Kentucky

Richmond nursing home is second worst in nation, agency says

The Richmond nursing home where a hidden video camera caught nursing aides abusing an elderly resident last year is the second worst performing nursing home in the country—and the worst in the state—the U.S. Government Accountability Office said Tuesday.

The GAO, which provides oversight of federal agencies for Congress, said that of the 10 Kentucky nursing homes on a national list of poor performers, nine scored below the national median.

The specific rankings were based on December 2008 information that included deficiencies found in the facilities' three prior federal surveys, investigations of complaints and revisits, GAO official John Dicken said Tuesday.

Kerry Harvey, the Inspector General for the Kentucky Cabinet for Health and Family Services, would not respond to questions Tuesday about whether Richmond Health and Rehabilitation Complex-Madison, with the state's worst GAO score, and the other facilities are safe.

The Richmond nursing home, also known as Madison Manor, is part of a for-profit chain owned by Extendicare, which also owns two other homes on the list of 10. Extendicare has 21 homes in the state, according to the company's Web site.

Harvey said the inspector general's office works with all facilities to achieve compliance with state and federal regulations.

The GAO list follows the agency's earlier report that showed that only 15 states had more poorly performing nursing homes than Kentucky. While that report listed the state's worst nursing homes, it did not give their specific scores.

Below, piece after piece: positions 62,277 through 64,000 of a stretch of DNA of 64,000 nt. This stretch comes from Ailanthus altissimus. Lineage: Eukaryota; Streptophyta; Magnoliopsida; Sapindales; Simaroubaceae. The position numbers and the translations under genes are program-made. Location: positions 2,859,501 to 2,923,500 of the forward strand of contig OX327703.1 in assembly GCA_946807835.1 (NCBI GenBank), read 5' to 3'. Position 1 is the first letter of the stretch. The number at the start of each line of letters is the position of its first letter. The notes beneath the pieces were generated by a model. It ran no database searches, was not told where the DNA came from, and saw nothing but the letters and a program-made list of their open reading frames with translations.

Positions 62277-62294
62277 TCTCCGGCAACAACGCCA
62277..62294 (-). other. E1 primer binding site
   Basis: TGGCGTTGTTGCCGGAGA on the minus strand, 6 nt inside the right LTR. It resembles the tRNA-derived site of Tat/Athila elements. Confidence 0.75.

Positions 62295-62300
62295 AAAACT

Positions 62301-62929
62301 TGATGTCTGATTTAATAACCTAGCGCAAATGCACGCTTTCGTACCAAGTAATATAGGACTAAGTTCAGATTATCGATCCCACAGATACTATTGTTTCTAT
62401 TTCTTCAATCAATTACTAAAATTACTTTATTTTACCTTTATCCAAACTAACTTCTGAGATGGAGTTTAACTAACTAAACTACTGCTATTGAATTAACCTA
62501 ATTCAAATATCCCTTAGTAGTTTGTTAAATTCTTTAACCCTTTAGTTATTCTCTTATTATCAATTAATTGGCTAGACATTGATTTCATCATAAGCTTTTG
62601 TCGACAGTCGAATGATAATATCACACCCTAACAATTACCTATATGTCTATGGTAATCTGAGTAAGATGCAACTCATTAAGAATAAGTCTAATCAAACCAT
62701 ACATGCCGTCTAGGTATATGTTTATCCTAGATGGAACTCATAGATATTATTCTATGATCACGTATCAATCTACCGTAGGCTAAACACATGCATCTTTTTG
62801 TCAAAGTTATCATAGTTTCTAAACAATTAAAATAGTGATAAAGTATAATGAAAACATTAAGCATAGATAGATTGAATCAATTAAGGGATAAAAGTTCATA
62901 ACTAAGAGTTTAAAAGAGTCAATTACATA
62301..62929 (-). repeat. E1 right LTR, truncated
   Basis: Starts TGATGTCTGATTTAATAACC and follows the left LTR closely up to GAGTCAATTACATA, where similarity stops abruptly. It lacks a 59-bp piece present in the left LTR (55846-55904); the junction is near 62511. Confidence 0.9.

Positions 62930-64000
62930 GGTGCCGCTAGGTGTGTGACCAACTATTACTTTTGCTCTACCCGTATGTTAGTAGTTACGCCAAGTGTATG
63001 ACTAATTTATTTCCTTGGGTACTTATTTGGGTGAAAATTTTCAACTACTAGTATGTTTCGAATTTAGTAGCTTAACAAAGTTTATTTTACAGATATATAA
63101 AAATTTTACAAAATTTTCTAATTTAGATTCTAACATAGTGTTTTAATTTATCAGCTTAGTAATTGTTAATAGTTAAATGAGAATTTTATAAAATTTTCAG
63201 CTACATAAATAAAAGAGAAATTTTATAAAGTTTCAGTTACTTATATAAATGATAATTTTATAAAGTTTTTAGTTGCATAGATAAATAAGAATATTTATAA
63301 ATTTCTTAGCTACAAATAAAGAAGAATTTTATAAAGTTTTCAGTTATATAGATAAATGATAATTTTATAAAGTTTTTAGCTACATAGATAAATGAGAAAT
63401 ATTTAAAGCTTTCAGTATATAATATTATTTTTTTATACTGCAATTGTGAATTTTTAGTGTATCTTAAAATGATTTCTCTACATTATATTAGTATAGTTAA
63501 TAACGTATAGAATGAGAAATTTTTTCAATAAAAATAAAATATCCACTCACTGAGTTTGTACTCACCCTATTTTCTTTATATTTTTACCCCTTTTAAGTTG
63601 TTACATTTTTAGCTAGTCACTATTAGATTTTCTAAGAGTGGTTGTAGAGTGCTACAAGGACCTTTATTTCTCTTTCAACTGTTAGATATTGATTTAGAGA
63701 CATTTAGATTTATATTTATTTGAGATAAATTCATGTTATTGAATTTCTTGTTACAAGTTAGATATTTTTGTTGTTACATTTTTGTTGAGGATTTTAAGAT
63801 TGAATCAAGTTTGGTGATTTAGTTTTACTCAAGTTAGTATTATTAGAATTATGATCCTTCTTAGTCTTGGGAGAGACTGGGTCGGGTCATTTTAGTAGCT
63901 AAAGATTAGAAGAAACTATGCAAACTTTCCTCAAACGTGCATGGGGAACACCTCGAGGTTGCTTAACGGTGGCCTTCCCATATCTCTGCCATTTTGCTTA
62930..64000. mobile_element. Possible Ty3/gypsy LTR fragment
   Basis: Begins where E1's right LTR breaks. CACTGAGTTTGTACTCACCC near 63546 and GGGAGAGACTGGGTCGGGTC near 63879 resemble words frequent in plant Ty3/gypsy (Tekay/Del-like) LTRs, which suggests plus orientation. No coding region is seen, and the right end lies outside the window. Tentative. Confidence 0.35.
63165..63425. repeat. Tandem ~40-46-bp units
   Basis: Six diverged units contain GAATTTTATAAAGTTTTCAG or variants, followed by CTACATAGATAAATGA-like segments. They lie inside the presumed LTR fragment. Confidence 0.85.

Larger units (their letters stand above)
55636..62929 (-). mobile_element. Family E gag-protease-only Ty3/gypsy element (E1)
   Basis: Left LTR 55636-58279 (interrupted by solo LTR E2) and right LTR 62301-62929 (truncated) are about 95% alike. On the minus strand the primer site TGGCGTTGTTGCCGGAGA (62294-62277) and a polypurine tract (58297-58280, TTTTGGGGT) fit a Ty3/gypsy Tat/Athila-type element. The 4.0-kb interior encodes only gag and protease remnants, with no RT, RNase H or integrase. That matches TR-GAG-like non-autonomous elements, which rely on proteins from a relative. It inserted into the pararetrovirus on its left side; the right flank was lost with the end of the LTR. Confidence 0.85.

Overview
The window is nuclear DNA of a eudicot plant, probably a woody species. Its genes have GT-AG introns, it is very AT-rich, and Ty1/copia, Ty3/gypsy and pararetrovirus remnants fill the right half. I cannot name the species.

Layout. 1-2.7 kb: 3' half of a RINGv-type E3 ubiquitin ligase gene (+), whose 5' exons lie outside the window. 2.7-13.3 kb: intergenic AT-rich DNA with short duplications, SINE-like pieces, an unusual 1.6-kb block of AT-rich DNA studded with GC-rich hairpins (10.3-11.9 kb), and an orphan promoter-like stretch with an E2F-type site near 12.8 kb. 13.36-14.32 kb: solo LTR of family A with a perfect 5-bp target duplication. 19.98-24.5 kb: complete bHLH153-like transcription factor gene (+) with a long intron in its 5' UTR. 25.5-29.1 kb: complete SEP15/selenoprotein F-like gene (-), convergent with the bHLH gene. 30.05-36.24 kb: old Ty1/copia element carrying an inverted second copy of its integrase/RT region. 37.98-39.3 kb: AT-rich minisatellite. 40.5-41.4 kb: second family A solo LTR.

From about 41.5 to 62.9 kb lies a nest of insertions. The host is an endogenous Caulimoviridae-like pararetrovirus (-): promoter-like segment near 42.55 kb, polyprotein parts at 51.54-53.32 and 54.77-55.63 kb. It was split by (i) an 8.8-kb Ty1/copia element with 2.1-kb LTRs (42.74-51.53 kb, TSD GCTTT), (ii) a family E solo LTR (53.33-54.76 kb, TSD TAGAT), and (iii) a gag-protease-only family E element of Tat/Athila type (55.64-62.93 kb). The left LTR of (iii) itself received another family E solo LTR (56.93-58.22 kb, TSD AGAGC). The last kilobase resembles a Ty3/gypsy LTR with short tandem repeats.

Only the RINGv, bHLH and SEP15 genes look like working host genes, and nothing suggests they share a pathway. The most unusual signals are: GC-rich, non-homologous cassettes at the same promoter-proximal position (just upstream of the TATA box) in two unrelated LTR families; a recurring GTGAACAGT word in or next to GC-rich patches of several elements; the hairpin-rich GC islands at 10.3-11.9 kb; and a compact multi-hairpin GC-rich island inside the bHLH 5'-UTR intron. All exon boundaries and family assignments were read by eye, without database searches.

Officials with the 10 Kentucky nursing homes on the GAO's list said recently that the report doesn't reflect family and resident satisfaction. They said the nursing homes fared much better on recent inspections by state and federal officials than in the GAO report.

Britthaven of Somerset, which the GAO ranked as the second most poorly performing nursing home in the state, has had two inspections in the past 12 months, with only minor deficiencies cited on each survey, Brian K. Jaggers, administrator of Britthaven, said.

Jaggers said the facility is currently in compliance with all state and federal regulations.

Kim Majick, a spokeswoman for Villaspring of Erlanger, ranked third worst, said officials at that facility are "working very hard" to meet the needs of its residents.

"Although our state survey results prior to 2008 were not above average, we are very proud of the facility that we are today," Majick said Tuesday.

In September 2008, the family of the late Armeda Thomas, 84, of Irvine, hid a video camera in her room at Madison Manor in an effort to find out why she had dozens of bruises.

The videotape showed nursing assistants at Madison Manor physically abusing and taunting Thomas and failing to feed and clean her.

Thomas, who had Alzheimer's disease, died in November 2008.

The family sued the facility. Three of the nurses' aides who took care of Thomas were indicted and charged with abuse. They are Jaclyn Dawn VanWinkle, Amanda G. Sallee and Valerie Lamb.

VanWinkle pleaded guilty earlier this year; Sallee is scheduled for trial in March, and Lamb is set to enter a plea in January.

Officials of Extendicare, which owns Madison Manor, Pembroke Nursing and Rehabilitation Center and Salyersville Health Care Center, said that the facilities are now in substantial compliance with regulations.

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